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Friday, Jan. 30, 2015
My Girl the SoldierPosted Monday, November 8, 2010, at 8:59 AM
Army Cpt. Robin Fine-Bradley
In Clay County, there are many whom we justly so honor. Allow me, since this is my blog, to make note of one of whom this community can be very proud, Army Captain Robin Fine-Bradley.
Robin pilots Medevac helicopters in Afghanistan, leading a Company which transports casualties of war as well as sick and injured locals. They confidently tell us the Army does not put 90-pound young women in harms way -- what they tell us is fable.
Robin is the daughter of Jerry and Julia Fine of Brazil, and my self-appointed godchild. Whenever I ask about "my girl" her parents know of whom I speak. I think of her as something like a favorite niece, or grandchild. If I am very lucky maybe once in a year I can hug her and for a few brief seconds she is "my girl," and I share her with no one.
The first time I saw her, she was getting ready to go jogging with our son Benji. At the time she was trying to talk her dad into getting her a skateboard, I suspect just to prove a girl could do it. Even casual observation told of a young woman who was going to do just about anything she set her mind to do. I once told her that other than my own daughter she had more substance than any 15-year-old girl I had ever met.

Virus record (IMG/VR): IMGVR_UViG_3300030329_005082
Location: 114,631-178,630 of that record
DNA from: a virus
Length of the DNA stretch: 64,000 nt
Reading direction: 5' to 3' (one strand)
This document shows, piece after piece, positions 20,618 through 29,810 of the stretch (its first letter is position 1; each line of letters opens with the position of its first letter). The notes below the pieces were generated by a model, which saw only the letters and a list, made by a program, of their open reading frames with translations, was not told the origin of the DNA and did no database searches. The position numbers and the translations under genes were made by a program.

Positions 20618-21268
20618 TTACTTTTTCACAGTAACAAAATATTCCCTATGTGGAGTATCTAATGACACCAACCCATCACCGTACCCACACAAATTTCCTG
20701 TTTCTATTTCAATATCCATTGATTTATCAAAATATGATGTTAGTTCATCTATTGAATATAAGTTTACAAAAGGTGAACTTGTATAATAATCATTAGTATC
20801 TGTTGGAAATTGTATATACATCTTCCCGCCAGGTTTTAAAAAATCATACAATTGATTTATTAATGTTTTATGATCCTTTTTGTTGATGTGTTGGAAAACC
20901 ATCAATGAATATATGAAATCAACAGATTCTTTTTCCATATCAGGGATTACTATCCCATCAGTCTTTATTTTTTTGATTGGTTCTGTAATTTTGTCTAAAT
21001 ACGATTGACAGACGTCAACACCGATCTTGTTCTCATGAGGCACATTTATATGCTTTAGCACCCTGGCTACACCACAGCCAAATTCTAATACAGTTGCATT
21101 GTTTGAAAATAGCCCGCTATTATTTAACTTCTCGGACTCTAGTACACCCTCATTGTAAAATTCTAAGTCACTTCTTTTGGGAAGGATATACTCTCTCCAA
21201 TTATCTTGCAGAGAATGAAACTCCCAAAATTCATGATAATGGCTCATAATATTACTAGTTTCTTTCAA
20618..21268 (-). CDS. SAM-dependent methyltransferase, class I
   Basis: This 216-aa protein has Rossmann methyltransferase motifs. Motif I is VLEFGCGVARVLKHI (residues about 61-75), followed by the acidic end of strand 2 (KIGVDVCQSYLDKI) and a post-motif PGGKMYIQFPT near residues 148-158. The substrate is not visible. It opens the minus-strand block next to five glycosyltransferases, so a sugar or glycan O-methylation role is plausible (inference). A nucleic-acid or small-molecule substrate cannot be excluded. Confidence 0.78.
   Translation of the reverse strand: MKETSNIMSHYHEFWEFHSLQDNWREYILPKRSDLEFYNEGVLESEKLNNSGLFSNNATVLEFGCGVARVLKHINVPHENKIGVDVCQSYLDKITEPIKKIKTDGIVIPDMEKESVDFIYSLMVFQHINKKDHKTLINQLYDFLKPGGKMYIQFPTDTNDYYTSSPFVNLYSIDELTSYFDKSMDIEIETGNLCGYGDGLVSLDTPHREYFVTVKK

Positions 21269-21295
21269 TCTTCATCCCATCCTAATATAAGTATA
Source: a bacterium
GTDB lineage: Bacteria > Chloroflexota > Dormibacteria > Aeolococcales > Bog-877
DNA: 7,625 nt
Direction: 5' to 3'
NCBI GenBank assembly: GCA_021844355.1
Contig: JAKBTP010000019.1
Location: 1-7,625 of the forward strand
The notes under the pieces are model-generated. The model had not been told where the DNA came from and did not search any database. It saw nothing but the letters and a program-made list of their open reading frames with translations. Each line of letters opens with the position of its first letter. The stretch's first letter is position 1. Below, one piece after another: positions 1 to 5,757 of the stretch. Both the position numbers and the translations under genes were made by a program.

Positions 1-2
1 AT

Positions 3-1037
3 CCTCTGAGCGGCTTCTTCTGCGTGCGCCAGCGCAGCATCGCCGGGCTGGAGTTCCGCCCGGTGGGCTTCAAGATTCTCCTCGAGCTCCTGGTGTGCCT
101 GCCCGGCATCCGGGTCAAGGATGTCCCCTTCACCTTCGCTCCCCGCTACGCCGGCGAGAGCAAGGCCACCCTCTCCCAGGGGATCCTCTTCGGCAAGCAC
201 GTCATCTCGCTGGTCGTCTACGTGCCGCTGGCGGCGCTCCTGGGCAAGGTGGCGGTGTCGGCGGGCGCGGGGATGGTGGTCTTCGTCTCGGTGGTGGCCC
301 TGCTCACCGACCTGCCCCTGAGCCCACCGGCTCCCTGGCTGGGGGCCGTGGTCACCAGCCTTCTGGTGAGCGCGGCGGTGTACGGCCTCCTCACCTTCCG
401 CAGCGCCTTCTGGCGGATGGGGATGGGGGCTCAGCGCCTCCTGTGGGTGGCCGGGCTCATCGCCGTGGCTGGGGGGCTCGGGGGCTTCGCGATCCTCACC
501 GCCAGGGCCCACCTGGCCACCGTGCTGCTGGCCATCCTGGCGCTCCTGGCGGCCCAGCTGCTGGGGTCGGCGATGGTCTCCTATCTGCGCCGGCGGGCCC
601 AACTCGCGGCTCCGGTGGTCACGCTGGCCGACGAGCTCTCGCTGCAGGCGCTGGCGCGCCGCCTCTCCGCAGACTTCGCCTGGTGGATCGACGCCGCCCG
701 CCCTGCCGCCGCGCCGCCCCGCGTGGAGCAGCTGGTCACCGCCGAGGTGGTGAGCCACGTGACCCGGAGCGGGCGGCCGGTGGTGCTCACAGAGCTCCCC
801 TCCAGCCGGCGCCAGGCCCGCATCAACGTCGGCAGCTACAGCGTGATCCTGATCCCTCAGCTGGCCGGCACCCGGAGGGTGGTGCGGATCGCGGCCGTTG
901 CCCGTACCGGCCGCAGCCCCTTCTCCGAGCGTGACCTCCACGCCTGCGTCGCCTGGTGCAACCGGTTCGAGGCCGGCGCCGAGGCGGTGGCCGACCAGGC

Robin is a 2000 graduate of Northview High School. On Awards Day, she garnered a boatload of certificates. These she tossed on the front seat of her old Texas-roundup pickup truck and drove me home, like the "good 'ole girl" she is. As Salutatorian she gave a speech indicative of the gracious Christian lady she also is.
There has always seemed to me to be some kind of "spiritual" connection between us. Somehow, though there is no logical reason, I have a sense of responsibility for her. She is not just someone to keep in "thoughts and prayers," but a person who will never face difficulty without my feeling it. But, that's just me.
When President Kennedy was assassinated TV anchorman David Brinkley said something to this effect: "We can hear of 100,000 in Pakistan made homeless by a typhoon or flood, and the information passes through our minds with barely a pause. But, when we hear the name of someone we know -- or feel we know -- now it is a tragedy."
Before Capt. Robin Fine went to Afghanistan that war was just a sound bite on the evening news. Now my girl is there, now I listen, now I care, now I daily hurt for families I will never know.
Maybe as a people we don't need a Veteran's Day quite as much as we need to know just one person so far away from a too brief hug.
So, who is your Veterans Day veteran?
David L. Lewis is an observer of and sometimes commentator on life who may be reached via e-mail at firstname.lastname@example.org.
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